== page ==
Tuesday, December 11, 2012

The Emerald Atlas and The Fire Chronicle by John Stevens

The Emerald Atlas and The Fire Chronicle are the first two books in a juvenile fantasy series by John Stevens. I originally read The Emerald Atlas over a year ago, pre-publication, from an advance copy. Here's a link to my full review of that book. Basically, I liked it, but acknowledged that it has a few issues.

Which is pretty much how I feel about The Fire Chronicle. In this book, Kate, Michael, and Emma find themselves in danger once again from the Dire Magus. Early in the story, Kate is separated from her two younger siblings. She spends most of the book trapped in another time, and there she learns more about the Dire Magus in her quest to return to her family. Meanwhile, Michael is feeling the pressure of being the oldest sibling, especially since Emma feels no compunction about ignoring his opnion and doing her own thing when it suits her. Michael and Emma, along with Dr. Pym, set out on a quest to find another of the Books of Beginning, and of course they will meet up with dangers that they couldn't have imagined as they follow a trail of clues to South America and Antarctica.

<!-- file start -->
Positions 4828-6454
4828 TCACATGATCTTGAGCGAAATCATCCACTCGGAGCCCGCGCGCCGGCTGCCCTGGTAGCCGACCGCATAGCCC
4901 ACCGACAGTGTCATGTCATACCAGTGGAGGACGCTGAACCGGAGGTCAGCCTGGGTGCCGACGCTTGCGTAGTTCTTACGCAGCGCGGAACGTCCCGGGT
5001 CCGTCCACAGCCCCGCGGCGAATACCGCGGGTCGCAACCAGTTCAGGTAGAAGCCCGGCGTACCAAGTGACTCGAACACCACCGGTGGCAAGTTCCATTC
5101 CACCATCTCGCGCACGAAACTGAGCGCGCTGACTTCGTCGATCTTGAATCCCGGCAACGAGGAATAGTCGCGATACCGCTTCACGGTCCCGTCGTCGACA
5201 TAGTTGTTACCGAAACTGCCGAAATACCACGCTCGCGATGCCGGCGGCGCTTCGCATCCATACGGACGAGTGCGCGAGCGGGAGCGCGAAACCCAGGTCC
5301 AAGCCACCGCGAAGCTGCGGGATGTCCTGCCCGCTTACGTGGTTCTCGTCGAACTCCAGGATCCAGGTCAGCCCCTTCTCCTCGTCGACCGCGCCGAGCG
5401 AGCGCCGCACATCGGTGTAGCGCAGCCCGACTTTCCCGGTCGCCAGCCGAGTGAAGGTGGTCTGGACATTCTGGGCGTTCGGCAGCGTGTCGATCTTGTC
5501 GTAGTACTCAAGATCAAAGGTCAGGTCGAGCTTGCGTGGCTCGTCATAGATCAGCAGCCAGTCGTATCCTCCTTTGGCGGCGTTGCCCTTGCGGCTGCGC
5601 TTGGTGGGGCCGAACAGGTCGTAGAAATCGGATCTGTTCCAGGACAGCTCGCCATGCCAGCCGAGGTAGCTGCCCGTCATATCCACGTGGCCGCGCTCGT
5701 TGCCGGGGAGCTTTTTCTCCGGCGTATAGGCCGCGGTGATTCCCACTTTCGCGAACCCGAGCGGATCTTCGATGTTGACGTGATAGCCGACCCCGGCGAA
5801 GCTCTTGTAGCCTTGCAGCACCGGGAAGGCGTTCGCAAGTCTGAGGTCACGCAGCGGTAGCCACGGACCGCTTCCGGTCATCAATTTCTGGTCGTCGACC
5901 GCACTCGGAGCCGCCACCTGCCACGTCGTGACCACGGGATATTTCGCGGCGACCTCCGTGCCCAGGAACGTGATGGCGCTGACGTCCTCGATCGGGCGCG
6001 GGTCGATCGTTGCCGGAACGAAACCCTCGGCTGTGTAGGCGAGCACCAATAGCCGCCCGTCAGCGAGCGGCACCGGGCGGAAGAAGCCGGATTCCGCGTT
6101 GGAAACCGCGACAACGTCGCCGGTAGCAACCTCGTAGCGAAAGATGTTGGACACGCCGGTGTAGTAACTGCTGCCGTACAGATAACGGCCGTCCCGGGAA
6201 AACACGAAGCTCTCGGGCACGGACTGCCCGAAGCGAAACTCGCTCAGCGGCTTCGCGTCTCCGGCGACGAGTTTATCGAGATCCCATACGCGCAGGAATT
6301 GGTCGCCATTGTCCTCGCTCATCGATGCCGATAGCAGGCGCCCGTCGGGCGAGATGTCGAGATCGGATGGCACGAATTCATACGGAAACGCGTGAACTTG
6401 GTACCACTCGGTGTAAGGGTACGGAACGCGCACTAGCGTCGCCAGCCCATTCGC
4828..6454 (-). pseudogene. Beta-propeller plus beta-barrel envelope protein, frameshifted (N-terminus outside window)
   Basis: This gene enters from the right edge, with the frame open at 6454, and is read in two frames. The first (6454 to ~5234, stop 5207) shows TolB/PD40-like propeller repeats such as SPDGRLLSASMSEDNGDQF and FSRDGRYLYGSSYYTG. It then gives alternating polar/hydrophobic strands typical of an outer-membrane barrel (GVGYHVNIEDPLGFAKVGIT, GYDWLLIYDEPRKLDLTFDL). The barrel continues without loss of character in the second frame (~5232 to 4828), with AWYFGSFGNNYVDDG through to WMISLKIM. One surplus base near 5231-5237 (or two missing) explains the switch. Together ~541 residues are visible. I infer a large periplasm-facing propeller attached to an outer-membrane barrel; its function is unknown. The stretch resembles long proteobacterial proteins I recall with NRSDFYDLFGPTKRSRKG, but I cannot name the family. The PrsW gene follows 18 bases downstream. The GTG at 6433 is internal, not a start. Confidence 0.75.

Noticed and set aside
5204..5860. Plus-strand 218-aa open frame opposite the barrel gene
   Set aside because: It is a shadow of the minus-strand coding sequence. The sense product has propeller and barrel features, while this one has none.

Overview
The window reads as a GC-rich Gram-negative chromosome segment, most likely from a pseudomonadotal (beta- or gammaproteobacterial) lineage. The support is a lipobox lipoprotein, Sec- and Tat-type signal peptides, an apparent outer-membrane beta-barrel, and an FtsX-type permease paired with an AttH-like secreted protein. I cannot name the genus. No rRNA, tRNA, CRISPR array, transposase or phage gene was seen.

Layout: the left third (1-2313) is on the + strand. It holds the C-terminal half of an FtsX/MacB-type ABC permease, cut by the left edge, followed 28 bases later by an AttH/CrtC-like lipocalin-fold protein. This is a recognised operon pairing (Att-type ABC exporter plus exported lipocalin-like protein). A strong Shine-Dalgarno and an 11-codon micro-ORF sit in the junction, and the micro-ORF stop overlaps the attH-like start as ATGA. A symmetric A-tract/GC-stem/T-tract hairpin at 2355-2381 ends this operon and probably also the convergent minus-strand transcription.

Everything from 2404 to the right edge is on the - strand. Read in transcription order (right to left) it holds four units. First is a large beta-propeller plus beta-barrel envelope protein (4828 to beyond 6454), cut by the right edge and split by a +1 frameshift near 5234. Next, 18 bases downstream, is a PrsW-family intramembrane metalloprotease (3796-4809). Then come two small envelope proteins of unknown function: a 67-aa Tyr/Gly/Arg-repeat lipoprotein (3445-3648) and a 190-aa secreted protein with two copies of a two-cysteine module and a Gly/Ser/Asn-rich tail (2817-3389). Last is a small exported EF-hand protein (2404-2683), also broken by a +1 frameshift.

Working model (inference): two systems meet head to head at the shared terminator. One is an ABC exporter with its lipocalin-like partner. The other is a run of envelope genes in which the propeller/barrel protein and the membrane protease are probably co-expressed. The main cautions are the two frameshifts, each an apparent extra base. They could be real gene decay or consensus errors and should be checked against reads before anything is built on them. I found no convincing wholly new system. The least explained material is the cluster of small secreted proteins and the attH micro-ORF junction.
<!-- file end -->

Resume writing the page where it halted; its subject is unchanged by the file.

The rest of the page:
I enjoyed this book about as much as the first one. It's not particularly distinguished, but it certainly fills a niche in a popular market, and kids who love fantasy will devour this series. Its adherence to the tropes of the genre is, in some cases, its downfall. For instance, even more in this book than in the first book, Dr. Pym upholds the Wise Old Wizard stereotype. In another recent read, "Who Could That Be at This Hour?", Lemony Snicket remarks that books like this one always have a wizard who is less helpful than he could be, and that is certainly the case here. It's obvious to the reader that Pym knows a great deal about the childrens' destiny, but for some reason he's dispensing that information on a need-to-know basis, and he's the one who gets to decide who needs to know what.

On the other hand, the kids' characters are well-written, and Michael, in particular, got some good character development in this book. I can't help liking feisty Emma, and one particular part of Kate's storyline sets up interesting possibilities for the third book. Readers may want to know that The Fire Chronicle does end with a cliffhanger, so if that bothers you, hold off until the third book is published.

(The Emerald Atlas reviewed from an advance copy, courtesy of the publisher; The Fire Chronicle reviewed from a copy borrowed through my library system.)

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